Some people are excited about their new tattoo, while others may feel sick.
If you feel a little under the weather after putting on some new ink, you may be experiencing the “tattoo flu.” Usually mild and quick to pass, this post-tattoo flu-like illness is a common result of your body’s natural defenses saying “Wow! A sharp thing is making little holes in me!
Of course, after 2020, any symptoms might require a bit more attention. But identifying this particular error can be a bit tricky. So take it easy as we explain how to tell if you have the tattoo flu and how to treat it.
Aside from sounding like a Baby Boomer album title, tattoo flu is a fairly common physical response to repeated skin pricks. As the tattoo artist helps him permanently commemorate what he feels like, his immune system responds as if he were being injured by an artistic weapon.
And even though skin art might seem super radical, your body’s natural defenses see the new tattoo as nothing more than a big beady eye. So while you may be super relaxed mentally, your immune system could be charged up like there’s a four-alarm fire.
When the needle hits your skin, your pain receptors go into overdrive, giving you a nice rush of adrenaline which then makes your heart beat a little faster.
All this ruckus alerts your immune system that there could be a little situation here. After all, a needle is literally puncturing your skin. And during a typical tattoo session, the needle punctures your skin. much. A lot of pain = a lot of adrenaline = a lot of perceived threat to your body.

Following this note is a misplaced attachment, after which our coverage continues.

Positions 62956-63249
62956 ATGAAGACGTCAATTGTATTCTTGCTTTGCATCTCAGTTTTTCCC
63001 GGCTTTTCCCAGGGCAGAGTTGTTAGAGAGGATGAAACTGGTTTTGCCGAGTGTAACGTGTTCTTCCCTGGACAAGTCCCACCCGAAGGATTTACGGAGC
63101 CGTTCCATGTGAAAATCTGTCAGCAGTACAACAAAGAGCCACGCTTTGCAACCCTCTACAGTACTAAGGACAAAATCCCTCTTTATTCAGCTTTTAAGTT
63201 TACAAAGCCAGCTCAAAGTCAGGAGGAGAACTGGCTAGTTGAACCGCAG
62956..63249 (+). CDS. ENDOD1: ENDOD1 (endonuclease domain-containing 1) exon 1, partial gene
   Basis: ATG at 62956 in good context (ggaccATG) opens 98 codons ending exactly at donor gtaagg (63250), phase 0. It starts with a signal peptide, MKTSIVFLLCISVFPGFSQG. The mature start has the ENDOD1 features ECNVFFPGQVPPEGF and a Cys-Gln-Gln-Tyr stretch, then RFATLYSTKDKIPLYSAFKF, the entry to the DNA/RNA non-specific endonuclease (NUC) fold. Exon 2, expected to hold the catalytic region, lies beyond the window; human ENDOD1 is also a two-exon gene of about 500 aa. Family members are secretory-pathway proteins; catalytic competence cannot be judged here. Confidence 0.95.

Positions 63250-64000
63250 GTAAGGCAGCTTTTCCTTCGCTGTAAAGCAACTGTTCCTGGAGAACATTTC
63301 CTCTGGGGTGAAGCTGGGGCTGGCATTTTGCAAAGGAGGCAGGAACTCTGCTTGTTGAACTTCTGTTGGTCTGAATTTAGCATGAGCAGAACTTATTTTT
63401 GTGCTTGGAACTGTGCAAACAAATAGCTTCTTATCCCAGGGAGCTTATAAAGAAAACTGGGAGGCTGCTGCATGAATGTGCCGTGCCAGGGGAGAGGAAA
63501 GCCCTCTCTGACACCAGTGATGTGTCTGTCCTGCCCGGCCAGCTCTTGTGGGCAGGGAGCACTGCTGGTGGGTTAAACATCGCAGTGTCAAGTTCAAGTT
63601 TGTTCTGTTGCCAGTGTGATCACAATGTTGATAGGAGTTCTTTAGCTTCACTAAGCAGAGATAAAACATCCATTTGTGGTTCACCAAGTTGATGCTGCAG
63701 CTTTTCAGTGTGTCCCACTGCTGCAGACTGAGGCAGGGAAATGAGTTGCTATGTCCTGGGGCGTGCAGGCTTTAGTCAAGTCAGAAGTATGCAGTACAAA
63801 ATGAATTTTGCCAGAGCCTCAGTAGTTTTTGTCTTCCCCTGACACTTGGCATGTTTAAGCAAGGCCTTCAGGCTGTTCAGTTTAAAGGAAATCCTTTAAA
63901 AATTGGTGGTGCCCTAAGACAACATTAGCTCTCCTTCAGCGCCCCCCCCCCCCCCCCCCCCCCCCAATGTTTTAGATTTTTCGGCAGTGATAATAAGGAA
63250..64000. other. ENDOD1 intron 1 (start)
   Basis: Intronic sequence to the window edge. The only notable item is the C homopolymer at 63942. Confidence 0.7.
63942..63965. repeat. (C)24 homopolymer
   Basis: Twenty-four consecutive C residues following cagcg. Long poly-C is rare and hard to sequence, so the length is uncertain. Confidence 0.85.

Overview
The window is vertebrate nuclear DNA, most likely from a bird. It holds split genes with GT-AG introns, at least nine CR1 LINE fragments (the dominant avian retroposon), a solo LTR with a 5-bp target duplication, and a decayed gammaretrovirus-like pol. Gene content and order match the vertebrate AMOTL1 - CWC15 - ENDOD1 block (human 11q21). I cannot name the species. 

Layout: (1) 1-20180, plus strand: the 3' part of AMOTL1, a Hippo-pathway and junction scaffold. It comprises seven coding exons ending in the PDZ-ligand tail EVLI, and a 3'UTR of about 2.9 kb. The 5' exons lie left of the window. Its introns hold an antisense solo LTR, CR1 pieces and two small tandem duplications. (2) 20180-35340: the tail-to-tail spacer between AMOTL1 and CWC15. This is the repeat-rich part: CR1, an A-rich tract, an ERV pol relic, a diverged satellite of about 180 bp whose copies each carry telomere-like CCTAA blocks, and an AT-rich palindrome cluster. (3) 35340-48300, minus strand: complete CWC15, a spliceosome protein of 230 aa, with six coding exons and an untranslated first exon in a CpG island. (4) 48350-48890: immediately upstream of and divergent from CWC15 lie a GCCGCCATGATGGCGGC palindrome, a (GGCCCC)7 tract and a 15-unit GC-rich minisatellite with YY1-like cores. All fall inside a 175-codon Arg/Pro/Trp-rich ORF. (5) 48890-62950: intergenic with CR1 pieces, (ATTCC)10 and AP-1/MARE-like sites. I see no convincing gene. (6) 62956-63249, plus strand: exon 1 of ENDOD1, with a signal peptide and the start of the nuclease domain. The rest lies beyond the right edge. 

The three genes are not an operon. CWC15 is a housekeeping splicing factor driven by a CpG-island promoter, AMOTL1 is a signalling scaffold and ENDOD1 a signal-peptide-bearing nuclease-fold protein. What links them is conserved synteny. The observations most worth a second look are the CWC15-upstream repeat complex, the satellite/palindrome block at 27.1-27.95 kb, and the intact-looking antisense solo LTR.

The immune system responds to this threat by sending out white blood cells, or leukocytes, to help fight possible infections. That’s when some symptoms can appear. And as your white blood cells go to work, your immune system becomes depleted, making you even more likely to get sick.
Tattoo flu could rock your body with any of the following discomforts:
- slight fever
- shaking chills
- body pain
- nausea vomiting
- stomach pain and maybe diarrhea
- some swelling around the tattoo area
All of these symptoms tend to be mild and usually occur within hours after the tattoo, but can even start to appear during the session.
If your fever or chills increase, or if you see pus, blood, or oozing on the skin around the tattooed area, this is a sign that you have an infection. Talk to a medical statistic.
Also, tattoo flu symptoms do NOT include congestion, runny nose, or cough. These symptoms may be a sign that you have OG flu or COVID.
Another great thing to keep in mind is that an allergic reaction and an infection are totally different. If you have a rash, redness, itching, or bumps around your new skin masterpiece, you may have an allergic reaction to the ink. Again, see a doctor as soon as possible.
If you succumb to tattoo flu, treat yourself. Rest. Watch TV during the day. Get some more rest. Eat very healthy foods. Rest even more. Take ibuprofen or acetaminophen to lower the fever. Basically, treat this illness like a normal flu.
Your symptoms should subside within a day or two as your body’s immune system calms down and begins working properly to heal the actual tattoo on your skin.
But again, call a health professional if you notice the following signs of infection: